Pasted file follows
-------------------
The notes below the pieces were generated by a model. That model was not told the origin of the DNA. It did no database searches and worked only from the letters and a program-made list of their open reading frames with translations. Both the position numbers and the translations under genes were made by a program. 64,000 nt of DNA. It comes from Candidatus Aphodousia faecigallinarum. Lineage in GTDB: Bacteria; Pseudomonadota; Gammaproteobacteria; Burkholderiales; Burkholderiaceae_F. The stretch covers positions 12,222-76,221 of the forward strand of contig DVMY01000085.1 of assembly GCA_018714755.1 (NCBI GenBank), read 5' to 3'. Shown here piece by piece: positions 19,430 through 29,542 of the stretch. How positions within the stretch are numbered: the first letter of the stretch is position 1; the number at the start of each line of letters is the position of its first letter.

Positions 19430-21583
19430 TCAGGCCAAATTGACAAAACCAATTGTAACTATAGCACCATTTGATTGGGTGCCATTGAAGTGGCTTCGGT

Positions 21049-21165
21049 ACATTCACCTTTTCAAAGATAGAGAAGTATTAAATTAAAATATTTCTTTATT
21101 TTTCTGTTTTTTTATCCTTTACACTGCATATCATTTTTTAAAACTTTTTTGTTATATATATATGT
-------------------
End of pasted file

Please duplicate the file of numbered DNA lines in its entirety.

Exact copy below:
The notes below the pieces were generated by a model. That model was not told the origin of the DNA. It did no database searches and worked only from the letters and a program-made list of their open reading frames with translations. Both the position numbers and the translations under genes were made by a program. 64,000 nt of DNA. It comes from Candidatus Aphodousia faecigallinarum. Lineage in GTDB: Bacteria; Pseudomonadota; Gammaproteobacteria; Burkholderiales; Burkholderiaceae_F. The stretch covers positions 12,222-76,221 of the forward strand of contig DVMY01000085.1 of assembly GCA_018714755.1 (NCBI GenBank), read 5' to 3'. Shown here piece by piece: positions 19,430 through 29,542 of the stretch. How positions within the stretch are numbered: the first letter of the stretch is position 1; the number at the start of each line of letters is the position of its first letter.

Positions 19430-21583
19430 TCAGGCCAAATTGACAAAACCAATTGTAACTATAGCACCATTTGATTGGGTGCCATTGAAGTGGCTTCGGT

Positions 21049-21165
21049 ACATTCACCTTTTCAAAGATAGAGAAGTATTAAATTAAAATATTTCTTTATT
21101 TTTCTGTTTTTTTATCCTTTACACTGCATATCATTTTTTAAAACTTTTTTGTTATATATATATGT